HIGHLANDS RANCH - While watching her stepson play baseball in the Arapahoe Youth League's Veterans Memorial Tournament on Saturday, an ER nurse helped a woman injured by a nearby lightning strike.
Pauline Parises said the game was delayed because of a storm in the area. She said people took shelter under tents, in cars and in the dugout. However, she said one woman from the opposite team did not.
"She was just standing next to a tree," Parises said. "She was standing kind of by herself with a chair and an umbrella."
The woman was injured by a lightning strike that hit nearby. Littleton Fire Rescue's emergency manager, Jackie Erwin, said the tree the woman was leaning against and the ground acted as a conduit for the strike.
Because she's an ER nurse, Parises was one of the first people to help the woman with her injuries. She said the first thing she did was make sure she was awake and breathing. Parises said the woman was still conscious.
"She said she couldn't feel her legs so we just held her neck straight and waited for the paramedics," Parises said. "We kept her warm and dry since it was still raining."
Erwin said the woman was taken to the hospital with what were believed to be minor injuries.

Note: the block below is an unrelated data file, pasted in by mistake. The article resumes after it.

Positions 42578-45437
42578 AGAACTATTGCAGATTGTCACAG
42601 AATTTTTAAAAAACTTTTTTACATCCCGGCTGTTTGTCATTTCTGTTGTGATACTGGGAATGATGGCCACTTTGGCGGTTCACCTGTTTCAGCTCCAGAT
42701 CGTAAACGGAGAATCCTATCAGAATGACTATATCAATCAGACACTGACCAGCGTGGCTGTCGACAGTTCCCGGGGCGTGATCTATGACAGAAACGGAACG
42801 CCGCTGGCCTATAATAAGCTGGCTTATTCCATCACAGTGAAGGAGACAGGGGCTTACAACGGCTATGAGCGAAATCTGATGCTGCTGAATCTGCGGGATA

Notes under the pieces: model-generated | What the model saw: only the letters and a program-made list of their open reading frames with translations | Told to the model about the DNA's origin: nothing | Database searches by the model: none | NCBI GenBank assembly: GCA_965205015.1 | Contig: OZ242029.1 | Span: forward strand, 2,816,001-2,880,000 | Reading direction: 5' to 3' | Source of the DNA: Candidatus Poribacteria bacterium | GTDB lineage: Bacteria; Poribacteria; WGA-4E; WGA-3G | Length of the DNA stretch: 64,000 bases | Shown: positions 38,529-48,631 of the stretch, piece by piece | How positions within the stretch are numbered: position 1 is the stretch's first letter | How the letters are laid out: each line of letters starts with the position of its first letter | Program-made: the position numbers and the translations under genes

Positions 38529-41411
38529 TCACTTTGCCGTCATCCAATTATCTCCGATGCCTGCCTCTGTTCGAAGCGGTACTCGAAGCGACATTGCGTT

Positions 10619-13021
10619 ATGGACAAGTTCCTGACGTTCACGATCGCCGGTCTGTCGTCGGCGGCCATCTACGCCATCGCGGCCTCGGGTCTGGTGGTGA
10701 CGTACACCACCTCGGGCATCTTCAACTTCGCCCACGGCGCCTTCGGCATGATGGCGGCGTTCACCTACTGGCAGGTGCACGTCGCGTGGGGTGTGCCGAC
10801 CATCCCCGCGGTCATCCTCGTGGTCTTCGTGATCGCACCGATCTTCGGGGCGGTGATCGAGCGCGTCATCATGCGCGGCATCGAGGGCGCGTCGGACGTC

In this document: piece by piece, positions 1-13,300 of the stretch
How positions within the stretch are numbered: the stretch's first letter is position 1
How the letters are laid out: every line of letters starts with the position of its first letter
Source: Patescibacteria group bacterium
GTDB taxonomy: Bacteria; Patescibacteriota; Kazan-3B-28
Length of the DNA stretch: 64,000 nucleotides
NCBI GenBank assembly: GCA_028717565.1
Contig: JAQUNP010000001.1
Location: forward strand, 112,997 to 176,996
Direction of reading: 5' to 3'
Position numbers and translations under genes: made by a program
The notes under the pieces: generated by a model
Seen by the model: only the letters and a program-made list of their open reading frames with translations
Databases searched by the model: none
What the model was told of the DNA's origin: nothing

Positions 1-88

"It sounds like it was some flash burns to her skin," she said.
But Erwin wants others to be aware that a tent is not a proper shelter when people are caught in a storm.
"There's really no place outside that's safe during a thunder and lightning storm," she said.
The best thing is to take shelter inside a building, according to Erwin. She said if there aren't buildings around then the next best place to be is inside a vehicle. If there is no shelter nearby, she said to find an open space and make yourself as small as possible.
"Just generally, if you hear thunder, seek shelter," Erwin said.
That's the lesson Parises and everyone else at Saturday's game learned.
"I can guarantee you ever parent that was there yesterday will take it seriously," she said.
Colorado is ranked third in the country for deaths caused by lightning. Since 1959, lightning has killed more people in the state than any other weather hazard.
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